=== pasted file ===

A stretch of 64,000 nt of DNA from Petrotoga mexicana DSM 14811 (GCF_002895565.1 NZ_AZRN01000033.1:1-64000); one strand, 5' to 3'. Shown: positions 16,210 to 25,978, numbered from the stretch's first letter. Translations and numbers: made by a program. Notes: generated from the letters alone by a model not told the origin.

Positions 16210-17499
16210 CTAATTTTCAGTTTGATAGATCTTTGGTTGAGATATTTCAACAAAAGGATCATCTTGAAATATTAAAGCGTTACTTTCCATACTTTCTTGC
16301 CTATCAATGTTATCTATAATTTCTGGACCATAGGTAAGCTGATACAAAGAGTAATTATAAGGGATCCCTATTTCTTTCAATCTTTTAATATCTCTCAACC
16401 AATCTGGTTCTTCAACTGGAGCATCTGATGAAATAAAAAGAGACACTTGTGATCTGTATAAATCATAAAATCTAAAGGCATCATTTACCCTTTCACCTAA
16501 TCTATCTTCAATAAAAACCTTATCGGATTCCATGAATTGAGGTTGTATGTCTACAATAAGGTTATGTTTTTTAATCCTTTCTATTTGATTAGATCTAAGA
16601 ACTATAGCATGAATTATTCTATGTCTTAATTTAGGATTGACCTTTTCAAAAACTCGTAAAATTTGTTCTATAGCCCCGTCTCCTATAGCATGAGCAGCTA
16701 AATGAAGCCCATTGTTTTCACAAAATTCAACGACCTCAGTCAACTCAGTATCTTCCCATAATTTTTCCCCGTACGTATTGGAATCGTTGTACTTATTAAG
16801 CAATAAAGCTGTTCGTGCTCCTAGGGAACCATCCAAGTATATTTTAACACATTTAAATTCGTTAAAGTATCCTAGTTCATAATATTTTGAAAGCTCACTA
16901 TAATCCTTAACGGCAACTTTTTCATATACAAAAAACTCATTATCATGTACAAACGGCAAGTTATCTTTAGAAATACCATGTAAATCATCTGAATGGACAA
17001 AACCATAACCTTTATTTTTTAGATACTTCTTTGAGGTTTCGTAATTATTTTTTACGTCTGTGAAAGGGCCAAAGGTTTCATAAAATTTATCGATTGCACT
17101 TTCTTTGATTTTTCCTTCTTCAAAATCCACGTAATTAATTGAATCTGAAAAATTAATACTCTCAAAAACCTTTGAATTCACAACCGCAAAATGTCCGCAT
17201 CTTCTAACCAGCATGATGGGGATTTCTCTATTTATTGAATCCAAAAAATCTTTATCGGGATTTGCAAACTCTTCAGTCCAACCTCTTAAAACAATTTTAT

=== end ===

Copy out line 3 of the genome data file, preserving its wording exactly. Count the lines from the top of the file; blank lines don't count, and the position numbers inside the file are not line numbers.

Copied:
16210 CTAATTTTCAGTTTGATAGATCTTTGGTTGAGATATTTCAACAAAAGGATCATCTTGAAATATTAAAGCGTTACTTTCCATACTTTCTTGC